On Google's Dominance- Is Automated Advertising Missing The Point

Maurice Saatchi writes in the FT that the ROI optimization inherent in buying targeted and automated advertising on platforms such as Google's AdWords misses the larger point about the human role in audience persuasion.

Admittedly, Saatchi and  Saatchi is part of Publicis’s ( nearly $6bn in annual revenue) empire , and their offline media buying and planning business is probably a decent chunk of that.  But near the end, there is this snippet: 

Human nature is not amenable to prediction based on the trends or tendencies prevailing at the time. It is amenable to startling creativity of the kind practised by great artists, directors, writers, musicians, actors, who know how to touch a chord in humans everywhere. They are the people that are needed to help advertisers navigate the internet because, as Aristotle knew 2,000 years ago: “Fire burns both here and in Persia. But what is thought just changes before our eyes. The decision rests with perception.”

I think this is an interesting question. If search advertising promises to present advertising messages only to those who show intent to purchase a product or service, is the search advertiser avoiding the true persuasive challenge of advertising? 

I'm tempted to think that any large advertiser would be foolish to fully ignore mass media campaigns and market research.  Metrics will have a place in advertising campaigns for the foreseeable future, but if Google's advertising platform gave advertisers the feeling that they left money on the table (in unrealized sales from persuasive campaigns), surely advertisers would start buying different ads?

follow up on NextMadison Ave: Book recommendation

At NextMadisonAve Michael Hurt from Microsoft suggested that people take a look at Porter's Strategy, which is largely viewed as a definitive work on corporate strategy.  For a really interesting look at why some strategies succeed and others fail, especially when it comes to new technologies, I would suggest folks check out Michael Raynor's The Strategy Paradox, which includes in particular a discussion of why Microsoft has been so successful over the years.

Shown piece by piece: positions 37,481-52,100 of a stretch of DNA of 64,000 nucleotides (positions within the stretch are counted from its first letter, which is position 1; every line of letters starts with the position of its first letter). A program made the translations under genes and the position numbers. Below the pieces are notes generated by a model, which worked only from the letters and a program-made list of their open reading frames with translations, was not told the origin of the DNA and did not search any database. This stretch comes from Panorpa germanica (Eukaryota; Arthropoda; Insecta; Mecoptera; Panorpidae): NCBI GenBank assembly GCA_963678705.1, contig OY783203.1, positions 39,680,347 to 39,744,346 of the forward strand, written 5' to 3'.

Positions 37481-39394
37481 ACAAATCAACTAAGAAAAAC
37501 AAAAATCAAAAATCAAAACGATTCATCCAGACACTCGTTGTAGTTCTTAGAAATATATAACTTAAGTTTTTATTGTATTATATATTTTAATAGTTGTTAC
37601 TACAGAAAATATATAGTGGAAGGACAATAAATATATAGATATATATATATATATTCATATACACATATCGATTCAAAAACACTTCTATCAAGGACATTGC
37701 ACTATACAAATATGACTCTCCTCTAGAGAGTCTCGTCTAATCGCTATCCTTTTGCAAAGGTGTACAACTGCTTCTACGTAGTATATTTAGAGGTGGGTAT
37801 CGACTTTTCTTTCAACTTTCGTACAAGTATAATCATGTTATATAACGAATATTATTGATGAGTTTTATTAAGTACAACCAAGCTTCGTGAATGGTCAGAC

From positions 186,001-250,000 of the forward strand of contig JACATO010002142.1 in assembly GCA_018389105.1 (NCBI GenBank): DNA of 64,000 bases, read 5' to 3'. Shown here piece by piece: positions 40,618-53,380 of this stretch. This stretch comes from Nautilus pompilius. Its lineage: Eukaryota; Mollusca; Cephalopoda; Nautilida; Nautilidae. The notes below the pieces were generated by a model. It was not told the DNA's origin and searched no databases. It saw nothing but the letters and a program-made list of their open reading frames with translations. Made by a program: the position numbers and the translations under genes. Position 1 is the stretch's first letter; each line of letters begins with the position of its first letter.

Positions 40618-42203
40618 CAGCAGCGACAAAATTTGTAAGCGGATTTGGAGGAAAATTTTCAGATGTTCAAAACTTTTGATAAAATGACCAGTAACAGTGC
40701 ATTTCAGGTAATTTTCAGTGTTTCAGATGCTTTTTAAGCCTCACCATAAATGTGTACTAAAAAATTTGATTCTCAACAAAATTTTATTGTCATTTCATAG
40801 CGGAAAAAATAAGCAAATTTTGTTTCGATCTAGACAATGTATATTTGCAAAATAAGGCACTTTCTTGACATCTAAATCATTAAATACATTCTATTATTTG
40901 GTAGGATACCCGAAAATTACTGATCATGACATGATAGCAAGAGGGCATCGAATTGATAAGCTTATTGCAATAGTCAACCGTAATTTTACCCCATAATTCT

Mr. Hurt admitted that Microsoft has to struggle with the idea of whether it is a software company or an internet company.  He also used the term "audience company" but I think one still needs to account for the idea of where one thinks the audience is, and many strategy scholars would see successful strategies as being built on a bet about where the audience is: the desktop or the internet, for example. Raynor points out that the beauty of Microsoft has been that senior management (C-level and above) has created opportunities for developing businesses on both online, desktop, (and mobile, and video game consoles) so that they are not betting one one future shift.  A classic hedge.

See Raynor's book for more detail on how creating strategic options at the highest levels of an organization allows individual business units to focus on committing to a strategy and executing their bold ideas.

Raynor's work deserves more coverage; look for more summaries of his insights in future posts.

SEO for Baby Names

From today's WSJ:

[W]hen Ms. Wilson, now 32, was pregnant with her first child, she ran every baby name she and her husband, Justin, considered through Google to make sure her baby wouldn't be born unsearchable. Her top choice: Kohler, an old family name that had the key, rare distinction of being uncommon on the Web when paired with Wilson. "Justin and I wanted our son's name to be as special as he is," she explains.

So that's what we've been reduced to, is it?  SEO for baby names?

Online Video Monetization-oooh you scallywags

I just read in this AdAge piece that Brightcove is poised to be the syndication venue of choice for online video.  This kind of monetization opportunity is something I've wanted to see for a long time- I thought maybe Google video could make it work.